Mitch refers to Morrie as a "religious mutt" because he has created his own religion from a variety of different religious philosophies. The Buddhist philosophy Morrie shares about asking the bird on his shoulder if today is the day he will die serves as a metaphor for his awareness that he may die at any moment. The bird itself is symbolic of Morrie's consciousness that his death is fast approaching, and his readiness to accept it when it does arrive. His lesson, however, pertains more to Mitch than to himself. In telling the parable, he wants Mitch to realize that this bird is on everyone's shoulder at every moment of their lives, despite how young or old they may be. When he tells Mitch that one must know how to die before one can know how to live, he means that one must accept the possibility of one's own death before he can truly appreciate what he has on earth, as the sobering awareness that one day, it will all be out of reach, prompts the urge to appreciate and value what one can have only for a limited period of time, and to use every moment of that time doing something that one will not regret when the bird sings its last note.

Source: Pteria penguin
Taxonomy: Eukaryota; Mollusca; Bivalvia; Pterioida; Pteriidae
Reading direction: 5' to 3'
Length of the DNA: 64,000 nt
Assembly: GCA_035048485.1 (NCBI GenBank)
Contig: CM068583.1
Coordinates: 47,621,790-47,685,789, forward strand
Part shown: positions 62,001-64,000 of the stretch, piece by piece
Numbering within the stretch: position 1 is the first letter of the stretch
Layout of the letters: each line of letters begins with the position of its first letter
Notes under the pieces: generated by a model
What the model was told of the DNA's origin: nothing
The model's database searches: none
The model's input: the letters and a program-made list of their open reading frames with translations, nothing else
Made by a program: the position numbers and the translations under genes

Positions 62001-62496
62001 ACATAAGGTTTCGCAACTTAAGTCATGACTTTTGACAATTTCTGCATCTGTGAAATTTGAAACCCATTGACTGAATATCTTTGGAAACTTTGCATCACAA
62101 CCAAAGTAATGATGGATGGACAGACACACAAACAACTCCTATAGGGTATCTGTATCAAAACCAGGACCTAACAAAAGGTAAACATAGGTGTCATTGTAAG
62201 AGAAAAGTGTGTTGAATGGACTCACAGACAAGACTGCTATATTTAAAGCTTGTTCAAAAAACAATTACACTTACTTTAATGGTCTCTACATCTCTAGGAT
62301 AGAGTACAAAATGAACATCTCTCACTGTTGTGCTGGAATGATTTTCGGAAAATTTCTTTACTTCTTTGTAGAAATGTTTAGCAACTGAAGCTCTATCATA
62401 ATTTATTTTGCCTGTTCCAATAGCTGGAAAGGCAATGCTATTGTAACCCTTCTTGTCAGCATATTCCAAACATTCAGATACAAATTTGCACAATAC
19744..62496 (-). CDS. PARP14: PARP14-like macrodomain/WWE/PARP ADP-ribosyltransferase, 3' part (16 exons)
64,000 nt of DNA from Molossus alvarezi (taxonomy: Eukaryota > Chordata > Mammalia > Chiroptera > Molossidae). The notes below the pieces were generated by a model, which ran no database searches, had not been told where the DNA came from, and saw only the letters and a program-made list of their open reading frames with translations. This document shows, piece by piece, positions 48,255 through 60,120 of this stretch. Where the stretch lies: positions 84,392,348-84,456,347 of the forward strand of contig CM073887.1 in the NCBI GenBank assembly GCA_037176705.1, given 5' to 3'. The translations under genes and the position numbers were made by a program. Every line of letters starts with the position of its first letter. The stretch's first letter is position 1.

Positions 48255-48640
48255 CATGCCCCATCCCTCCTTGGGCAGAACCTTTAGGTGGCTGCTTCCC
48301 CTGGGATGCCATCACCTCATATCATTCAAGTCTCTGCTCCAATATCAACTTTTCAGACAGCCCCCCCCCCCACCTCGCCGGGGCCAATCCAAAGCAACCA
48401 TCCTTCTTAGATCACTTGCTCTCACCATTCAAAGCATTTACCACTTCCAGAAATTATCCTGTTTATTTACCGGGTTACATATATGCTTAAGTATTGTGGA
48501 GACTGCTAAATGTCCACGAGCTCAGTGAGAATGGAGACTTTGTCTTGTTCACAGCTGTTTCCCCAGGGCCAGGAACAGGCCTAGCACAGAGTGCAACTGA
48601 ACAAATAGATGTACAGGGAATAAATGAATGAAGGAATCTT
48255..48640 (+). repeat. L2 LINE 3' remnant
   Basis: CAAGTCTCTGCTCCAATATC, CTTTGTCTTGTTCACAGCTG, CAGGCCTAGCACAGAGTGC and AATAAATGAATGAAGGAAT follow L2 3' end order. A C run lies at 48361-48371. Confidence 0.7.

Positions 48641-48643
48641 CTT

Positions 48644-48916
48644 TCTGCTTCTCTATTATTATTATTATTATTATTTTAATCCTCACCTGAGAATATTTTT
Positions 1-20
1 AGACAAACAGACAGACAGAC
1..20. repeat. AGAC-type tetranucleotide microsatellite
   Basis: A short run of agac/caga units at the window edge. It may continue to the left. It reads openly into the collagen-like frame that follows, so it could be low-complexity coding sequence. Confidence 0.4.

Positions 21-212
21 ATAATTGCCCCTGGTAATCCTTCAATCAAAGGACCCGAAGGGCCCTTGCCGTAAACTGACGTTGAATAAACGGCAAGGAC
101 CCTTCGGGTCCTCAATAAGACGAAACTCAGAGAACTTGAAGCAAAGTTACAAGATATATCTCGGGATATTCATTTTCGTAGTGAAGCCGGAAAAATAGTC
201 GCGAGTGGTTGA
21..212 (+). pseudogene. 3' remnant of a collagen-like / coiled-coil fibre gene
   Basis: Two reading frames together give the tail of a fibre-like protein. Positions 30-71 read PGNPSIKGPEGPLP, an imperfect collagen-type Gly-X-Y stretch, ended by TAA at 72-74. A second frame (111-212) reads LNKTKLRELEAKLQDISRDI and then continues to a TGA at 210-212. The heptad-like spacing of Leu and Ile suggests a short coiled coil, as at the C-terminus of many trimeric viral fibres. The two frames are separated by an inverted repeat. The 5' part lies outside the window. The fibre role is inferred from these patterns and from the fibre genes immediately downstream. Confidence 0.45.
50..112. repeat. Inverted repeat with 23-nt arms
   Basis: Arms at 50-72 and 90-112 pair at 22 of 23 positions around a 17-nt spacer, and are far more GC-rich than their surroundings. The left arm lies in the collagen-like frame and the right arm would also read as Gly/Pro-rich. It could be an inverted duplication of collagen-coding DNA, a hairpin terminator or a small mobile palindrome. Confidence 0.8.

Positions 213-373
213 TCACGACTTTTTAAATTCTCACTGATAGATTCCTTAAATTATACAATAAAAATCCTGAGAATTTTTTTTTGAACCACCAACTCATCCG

When Morrie tells Mitch that he may not be as professionally ambitious as he is if he were aware and accepting of his own death, he is continuing with his idea of time as a precious, irreplaceable gift. What Morrie means by this is not that Mitch should be lazy, but that he should reassess his priorities. He assumes that if Mitch were to truly and completely realize that his will someday die, he would surely rearrange his values system and realize that dedicating his time to love, family, and friends is far more important than spending his life at work, earning money that does not fulfill him. Mitch feels a void in his life which he stuffs with dollar bills, believing that material wealth his what he wants and needs. But Morrie sees through Mitch's superficial desire, and knows that the only salve for Mitch's emotional void is love and friendship.